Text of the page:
Shared literature, style, and consumption linked the British colonies with the home country. 

Overview

  • The development of the Atlantic economy in the eighteenth centuries allowed American colonists access to more British goods than ever before.
  • The buying habits of both commoners and the rising colonial gentry fueled the consumer revolution, creating even stronger ties with Great Britain by means of a shared community of taste and ideas.

The colonial gentry

British Americans’ reliance on indentured servitude and slavery to meet the demand for colonial labor helped give rise to a wealthy colonial class—the gentry—in the Chesapeake tobacco colonies and elsewhere. To be genteel—a member of the gentry—meant to be refined, free of all rudeness. The British American gentry modeled themselves on the English aristocracy, who embodied the ideal of refinement and gentility.
A painted portrait shows William Byrd II posing with an elbow on a mantelpiece.
Hans Hysing, portrait of William Byrd II, circa 1724. Image credit: Figure 3 in "An Empire of Slavery and the Consumer Revolution," OpenStax College, CC BY 4.0.
American aristocrats built elaborate mansions to advertise their status and power. William Byrd II of Westover, Virginia, exemplifies the colonial gentry. A wealthy planter and slaveholder, he is known for founding Richmond and for his diaries documenting the life of a gentleman planter.
The diary of William Byrd, a Virginia planter, provides a unique way to better understand colonial life on a plantation:
August 27, 1709
I rose at 5 o’clock and read two chapters in Hebrew and some Greek in Josephus. I said my prayers and ate milk for breakfast. I danced my dance. I had like to have whipped my maid Anaka for her laziness but I forgave her. I read a little geometry. I denied my man G-r-l to go to a horse race because there was nothing but swearing and drinking there. I ate roast mutton for dinner. In the afternoon I played at piquet with my own wife and made her out of humor by cheating her. I read some Greek in Homer. Then I walked about the plantation. I lent John H-ch seven pounds in his distress. I said my prayers and had good health, good thoughts, and good humor, thanks be to God Almighty . . .

The consumer revolution

One of the ways in which the gentry set themselves apart from others was through their purchase, consumption, and display of goods. An increased supply of consumer goods from England that became available in the eighteenth century led to a phenomenon called the consumer revolution.
Consumer products linked the colonies to Great Britain in real and tangible ways. Indeed, along with the colonial gentry, ordinary settlers in the colonies also participated in the frenzy of consumer spending on goods from Great Britain. Tea, for example, came to be regarded as the drink of the British Empire, with or without fashionable tea sets.

Newspapers, pamphlets and novels in the consumer revolution

The consumer revolution also made printed materials more widely available. Before 1680, for instance, no newspapers had been printed in colonial America. In the eighteenth century, however, a flood of journals, books, pamphlets, and other publications became available to readers on both sides of the Atlantic. This shared trove of printed matter linked members of the British Empire by creating a community of shared tastes and ideas.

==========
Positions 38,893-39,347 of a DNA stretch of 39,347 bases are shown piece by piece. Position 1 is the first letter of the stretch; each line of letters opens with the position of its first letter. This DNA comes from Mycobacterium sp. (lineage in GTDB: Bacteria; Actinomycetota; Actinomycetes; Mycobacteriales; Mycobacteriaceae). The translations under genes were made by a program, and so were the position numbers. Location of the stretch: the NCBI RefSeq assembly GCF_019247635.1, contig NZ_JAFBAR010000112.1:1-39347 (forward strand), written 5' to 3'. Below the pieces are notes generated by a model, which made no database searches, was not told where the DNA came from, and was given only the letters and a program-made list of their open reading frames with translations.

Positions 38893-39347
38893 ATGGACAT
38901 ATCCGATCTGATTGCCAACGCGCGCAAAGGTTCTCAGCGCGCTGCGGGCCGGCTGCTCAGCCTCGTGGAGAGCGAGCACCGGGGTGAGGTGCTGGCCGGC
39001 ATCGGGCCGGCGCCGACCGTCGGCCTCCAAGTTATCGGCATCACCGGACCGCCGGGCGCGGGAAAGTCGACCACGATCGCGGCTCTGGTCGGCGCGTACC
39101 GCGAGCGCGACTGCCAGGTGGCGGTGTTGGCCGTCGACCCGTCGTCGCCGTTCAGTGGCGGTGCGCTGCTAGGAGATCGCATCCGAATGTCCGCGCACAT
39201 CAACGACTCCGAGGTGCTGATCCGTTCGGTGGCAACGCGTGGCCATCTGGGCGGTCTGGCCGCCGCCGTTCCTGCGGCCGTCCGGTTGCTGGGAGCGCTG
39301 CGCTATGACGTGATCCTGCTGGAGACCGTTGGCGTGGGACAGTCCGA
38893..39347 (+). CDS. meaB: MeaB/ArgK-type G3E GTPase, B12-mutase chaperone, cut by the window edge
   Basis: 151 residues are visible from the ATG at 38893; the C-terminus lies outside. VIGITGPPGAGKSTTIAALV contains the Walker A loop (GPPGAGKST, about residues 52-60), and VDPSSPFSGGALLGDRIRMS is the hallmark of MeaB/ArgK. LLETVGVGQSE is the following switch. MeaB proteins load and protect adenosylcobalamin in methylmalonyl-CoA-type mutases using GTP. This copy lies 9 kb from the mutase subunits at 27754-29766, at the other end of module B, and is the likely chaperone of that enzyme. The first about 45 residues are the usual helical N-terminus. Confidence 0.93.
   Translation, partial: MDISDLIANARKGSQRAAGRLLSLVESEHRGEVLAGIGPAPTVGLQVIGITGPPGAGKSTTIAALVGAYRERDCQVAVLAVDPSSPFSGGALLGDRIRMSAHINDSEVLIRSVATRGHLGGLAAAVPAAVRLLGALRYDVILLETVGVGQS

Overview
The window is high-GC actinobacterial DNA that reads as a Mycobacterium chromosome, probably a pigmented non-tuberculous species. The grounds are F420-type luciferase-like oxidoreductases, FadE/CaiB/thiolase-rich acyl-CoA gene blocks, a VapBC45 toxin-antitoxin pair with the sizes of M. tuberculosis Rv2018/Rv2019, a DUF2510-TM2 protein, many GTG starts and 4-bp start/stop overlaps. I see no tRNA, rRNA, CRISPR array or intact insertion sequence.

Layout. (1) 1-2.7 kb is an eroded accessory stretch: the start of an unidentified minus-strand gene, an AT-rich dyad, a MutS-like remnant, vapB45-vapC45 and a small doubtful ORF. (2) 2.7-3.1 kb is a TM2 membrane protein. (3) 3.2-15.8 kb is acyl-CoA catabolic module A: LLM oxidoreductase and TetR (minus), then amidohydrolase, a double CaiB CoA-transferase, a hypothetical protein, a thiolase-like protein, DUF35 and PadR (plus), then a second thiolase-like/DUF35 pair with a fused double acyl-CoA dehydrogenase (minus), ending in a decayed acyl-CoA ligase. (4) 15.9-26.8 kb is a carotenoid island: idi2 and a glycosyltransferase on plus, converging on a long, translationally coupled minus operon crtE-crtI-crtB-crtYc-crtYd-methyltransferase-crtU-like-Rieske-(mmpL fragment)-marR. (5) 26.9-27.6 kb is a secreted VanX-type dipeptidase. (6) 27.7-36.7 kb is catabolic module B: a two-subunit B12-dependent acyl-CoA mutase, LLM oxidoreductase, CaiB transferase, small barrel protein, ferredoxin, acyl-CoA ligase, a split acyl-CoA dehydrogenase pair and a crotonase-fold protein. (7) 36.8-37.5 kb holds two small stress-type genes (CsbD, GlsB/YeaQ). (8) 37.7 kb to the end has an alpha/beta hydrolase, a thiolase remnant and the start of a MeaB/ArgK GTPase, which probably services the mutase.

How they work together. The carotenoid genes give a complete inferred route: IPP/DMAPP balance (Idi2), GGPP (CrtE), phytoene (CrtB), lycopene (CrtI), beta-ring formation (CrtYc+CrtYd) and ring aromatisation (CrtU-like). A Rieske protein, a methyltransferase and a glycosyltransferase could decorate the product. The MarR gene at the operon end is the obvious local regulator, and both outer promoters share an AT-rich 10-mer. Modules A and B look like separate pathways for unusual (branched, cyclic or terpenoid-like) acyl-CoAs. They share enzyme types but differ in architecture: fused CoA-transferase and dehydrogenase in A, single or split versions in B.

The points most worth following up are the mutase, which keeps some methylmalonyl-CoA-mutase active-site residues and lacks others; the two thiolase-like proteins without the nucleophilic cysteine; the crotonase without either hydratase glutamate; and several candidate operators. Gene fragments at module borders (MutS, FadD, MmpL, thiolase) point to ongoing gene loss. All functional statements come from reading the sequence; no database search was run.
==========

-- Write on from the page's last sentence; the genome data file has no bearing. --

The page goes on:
Cato’s Letters, by Englishmen John Trenchard and Thomas Gordon, was one popular series of 144 pamphlets. These Whig circulars were published between 1720 and 1723 and emphasized the glory of England, especially its commitment to liberty. However, the pamphlets cautioned readers to be ever vigilant and on the lookout for attacks upon that liberty. Indeed, Cato’s Letters suggested that there were constant efforts to undermine and destroy liberty.
Another very popular publication was the English gentlemen’s magazine the Spectator, published between 1711 and 1714. In each issue, “Mr. Spectator” observed and commented on the world around him. What made the Spectator so wildly popular was its style; the essays were meant to persuade and to cultivate among readers a refined set of behaviors, rejecting deceit and intolerance and focusing instead on the polishing of genteel taste and manners.
Novels, a new type of literature, made their first appearance in the 18th century and proved very popular in the British Atlantic. Daniel Defoe’s Robinson Crusoe and Samuel Richardson’s Pamela: Or, Virtue Rewarded found large and receptive audiences. Reading also allowed female readers the opportunity to interpret what they read without depending on a male authority to tell them what to think. Few women beyond the colonial gentry, however, had access to novels.

What do you think?

Compare and contrast white British citizens living in England and white British citizens living in America during the eighteenth century. In what ways were they similar? In what ways were they different?
Take a look at William Byrd's portrait. How do elements of the painting suggest Byrd's status as a member of the colonial gentry?
How influential do you think newspapers, pamphlets, and novels were in creating a shared culture throughout the British Empire? How do you think present-day forms of international media, like television shows and websites, compare to the printed word in the eighteenth century?
This article is a modified derivative of "An Empire of Slavery and the Consumer Revolution" by OpenStaxCollege, CC BY 4.0.
The modified article is licensed under a CC BY-NC-SA 4.0 license.
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